Alive is the first of two devised productions our Kennedy Center American College Theater Festival's Region Two Institute for Theatre Journalism and Advocacy students will critique. Devised theater is essentialy work created by an ensemble, rather than one playwright. Alive also happens to be performed by puppets (and their handlers) with no dialogue. However, Megan Diehl's opinion is loud and clear.
By Megan Diehl
It is hard to imagine an entire audience uttering the most sincere and sympathetic "aww" for a little blue wooden puppet, but Arcadia University's original production, Alive!, is just that kind of legitimately magical moment in live performance that induces those sentiments. With a crazy cast of characters ranging from Half Man/Strong Man to Turtle Tamer, this circus train is packed with one curious new act after another that will ignite your emotions.
Devised by Arcadia's Fall 2012 Puppet Theater Class and helmed by Alisa Sickora Kleckner and Scott Cassidy, the piece rides along completely without spoken word on the many intertwining hands of students. Telling the tale of a group of circus performers on their route across the country, some small details of the plot are easy to miss, but the journey is worth the price of a ticket. Composer and sound designer Zack McKenna deserves the largest round of applause for the sweet, sassy and evocative musical portrait. Whether the puppets' head tilts and tapping toes were informed by the songs or vice versa, McKenna's heart-melting score, played on a single electric guitar, had as much of a role as any character or operator in the piece.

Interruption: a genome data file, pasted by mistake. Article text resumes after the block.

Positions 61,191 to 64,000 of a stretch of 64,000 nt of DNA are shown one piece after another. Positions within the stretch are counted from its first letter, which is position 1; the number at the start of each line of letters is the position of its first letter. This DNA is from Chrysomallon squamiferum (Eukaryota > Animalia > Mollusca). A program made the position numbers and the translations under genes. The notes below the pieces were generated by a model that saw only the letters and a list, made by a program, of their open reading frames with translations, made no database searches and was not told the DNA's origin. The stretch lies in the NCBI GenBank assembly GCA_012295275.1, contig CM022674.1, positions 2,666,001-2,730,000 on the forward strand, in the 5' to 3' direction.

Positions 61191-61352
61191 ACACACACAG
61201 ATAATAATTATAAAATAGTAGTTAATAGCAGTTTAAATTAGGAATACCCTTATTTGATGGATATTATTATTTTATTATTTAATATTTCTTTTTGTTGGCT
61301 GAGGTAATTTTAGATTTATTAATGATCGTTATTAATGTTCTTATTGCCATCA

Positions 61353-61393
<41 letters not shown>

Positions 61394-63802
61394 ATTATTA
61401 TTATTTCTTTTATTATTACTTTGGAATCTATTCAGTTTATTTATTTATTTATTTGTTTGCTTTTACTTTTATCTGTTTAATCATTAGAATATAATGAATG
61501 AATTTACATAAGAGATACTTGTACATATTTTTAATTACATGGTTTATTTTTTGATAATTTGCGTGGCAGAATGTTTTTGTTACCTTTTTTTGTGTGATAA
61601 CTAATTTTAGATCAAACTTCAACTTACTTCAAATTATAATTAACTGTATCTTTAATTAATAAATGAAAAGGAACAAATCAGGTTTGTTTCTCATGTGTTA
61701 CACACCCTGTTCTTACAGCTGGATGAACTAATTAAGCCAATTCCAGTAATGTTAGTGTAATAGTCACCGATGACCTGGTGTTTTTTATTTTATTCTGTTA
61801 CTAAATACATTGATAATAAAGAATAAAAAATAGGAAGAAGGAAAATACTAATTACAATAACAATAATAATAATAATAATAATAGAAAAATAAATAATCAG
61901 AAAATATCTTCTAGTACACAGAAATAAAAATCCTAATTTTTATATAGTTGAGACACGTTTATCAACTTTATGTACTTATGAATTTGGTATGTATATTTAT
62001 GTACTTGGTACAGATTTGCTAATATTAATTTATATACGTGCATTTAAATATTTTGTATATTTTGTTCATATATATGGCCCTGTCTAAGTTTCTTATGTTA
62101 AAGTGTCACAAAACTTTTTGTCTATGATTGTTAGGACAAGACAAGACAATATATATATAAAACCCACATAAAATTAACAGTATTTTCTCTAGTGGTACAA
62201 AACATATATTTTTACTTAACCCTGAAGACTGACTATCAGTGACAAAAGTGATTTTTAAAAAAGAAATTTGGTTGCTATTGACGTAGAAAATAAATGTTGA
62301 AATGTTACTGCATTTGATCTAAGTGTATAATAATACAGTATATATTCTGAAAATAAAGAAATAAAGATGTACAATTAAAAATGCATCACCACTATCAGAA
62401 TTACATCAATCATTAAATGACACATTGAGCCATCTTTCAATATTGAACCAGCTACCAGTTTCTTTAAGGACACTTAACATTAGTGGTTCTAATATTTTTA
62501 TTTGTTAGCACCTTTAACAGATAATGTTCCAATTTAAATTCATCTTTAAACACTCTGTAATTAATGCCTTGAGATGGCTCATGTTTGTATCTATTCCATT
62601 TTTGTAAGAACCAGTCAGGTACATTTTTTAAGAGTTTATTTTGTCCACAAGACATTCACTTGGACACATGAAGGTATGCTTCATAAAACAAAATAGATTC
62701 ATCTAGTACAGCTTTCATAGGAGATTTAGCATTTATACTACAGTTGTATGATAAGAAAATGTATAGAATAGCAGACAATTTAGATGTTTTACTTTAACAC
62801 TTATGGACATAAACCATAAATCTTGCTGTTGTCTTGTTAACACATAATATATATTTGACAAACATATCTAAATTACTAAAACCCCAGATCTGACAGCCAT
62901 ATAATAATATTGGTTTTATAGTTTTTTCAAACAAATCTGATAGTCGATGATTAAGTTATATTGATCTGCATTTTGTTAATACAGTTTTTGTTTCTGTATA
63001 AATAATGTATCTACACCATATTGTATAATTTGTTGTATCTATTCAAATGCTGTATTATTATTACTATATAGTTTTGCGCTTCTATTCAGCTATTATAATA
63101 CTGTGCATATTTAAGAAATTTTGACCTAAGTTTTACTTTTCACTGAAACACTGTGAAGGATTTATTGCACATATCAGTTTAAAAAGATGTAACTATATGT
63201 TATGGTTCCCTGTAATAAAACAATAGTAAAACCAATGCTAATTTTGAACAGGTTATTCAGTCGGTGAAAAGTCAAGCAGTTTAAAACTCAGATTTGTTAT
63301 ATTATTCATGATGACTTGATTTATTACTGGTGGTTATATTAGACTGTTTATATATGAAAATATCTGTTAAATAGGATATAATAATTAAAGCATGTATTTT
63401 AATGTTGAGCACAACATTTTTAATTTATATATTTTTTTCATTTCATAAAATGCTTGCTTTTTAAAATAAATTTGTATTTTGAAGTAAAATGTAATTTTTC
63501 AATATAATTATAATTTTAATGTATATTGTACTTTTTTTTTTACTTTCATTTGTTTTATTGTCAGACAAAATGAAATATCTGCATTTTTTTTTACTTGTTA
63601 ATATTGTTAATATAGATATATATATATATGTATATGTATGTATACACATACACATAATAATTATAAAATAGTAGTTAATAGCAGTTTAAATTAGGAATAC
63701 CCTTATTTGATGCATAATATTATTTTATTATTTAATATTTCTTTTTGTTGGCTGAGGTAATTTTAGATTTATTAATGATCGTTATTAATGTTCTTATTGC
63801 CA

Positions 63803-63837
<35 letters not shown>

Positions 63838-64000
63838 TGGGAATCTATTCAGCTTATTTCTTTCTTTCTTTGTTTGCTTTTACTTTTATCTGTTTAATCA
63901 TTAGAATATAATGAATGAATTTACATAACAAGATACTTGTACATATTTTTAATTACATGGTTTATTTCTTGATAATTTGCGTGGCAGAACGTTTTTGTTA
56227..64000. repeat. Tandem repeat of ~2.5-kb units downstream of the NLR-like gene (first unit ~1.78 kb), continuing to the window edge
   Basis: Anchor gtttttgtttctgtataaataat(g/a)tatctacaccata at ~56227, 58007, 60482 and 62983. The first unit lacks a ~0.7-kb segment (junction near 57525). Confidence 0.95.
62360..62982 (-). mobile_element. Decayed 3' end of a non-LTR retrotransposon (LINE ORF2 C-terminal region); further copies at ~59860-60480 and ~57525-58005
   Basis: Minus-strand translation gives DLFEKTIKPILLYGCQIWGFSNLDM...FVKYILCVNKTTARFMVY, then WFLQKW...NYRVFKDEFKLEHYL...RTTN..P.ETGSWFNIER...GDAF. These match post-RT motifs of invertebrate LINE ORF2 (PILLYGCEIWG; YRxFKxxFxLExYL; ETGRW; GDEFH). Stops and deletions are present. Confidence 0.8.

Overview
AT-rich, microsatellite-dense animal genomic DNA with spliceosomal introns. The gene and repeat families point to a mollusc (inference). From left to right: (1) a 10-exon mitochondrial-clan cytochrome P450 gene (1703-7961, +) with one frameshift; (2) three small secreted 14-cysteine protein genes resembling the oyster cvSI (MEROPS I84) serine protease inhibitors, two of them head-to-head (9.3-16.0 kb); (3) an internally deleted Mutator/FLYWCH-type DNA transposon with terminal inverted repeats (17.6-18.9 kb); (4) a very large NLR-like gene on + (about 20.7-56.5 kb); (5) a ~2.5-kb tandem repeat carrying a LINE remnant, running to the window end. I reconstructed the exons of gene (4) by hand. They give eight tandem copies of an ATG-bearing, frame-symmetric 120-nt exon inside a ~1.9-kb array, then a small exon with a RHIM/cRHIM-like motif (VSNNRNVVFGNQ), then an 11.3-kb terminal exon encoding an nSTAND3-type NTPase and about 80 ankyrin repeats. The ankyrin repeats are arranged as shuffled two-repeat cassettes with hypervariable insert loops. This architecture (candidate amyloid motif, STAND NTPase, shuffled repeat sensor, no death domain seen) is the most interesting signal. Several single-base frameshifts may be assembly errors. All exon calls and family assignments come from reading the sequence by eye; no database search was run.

Equally as fascinating as the action taking place on Breanne Pompei's colorful scaled-down train set is the intricately choreographed dance 10 puppeteers execute while bringing the puppets and their stories to life. The quirky cast of characters dance enticingly, perform feats of strength and soar through the air all at the nimble, yet completely visible, hands of the talented puppeteers. While Scott Cassidy's lighting design helps to isolate the action and to stage some truly surprising shadow play, a tighter scope would have brought even more attention to the detailed characters and less to the movements of the operators.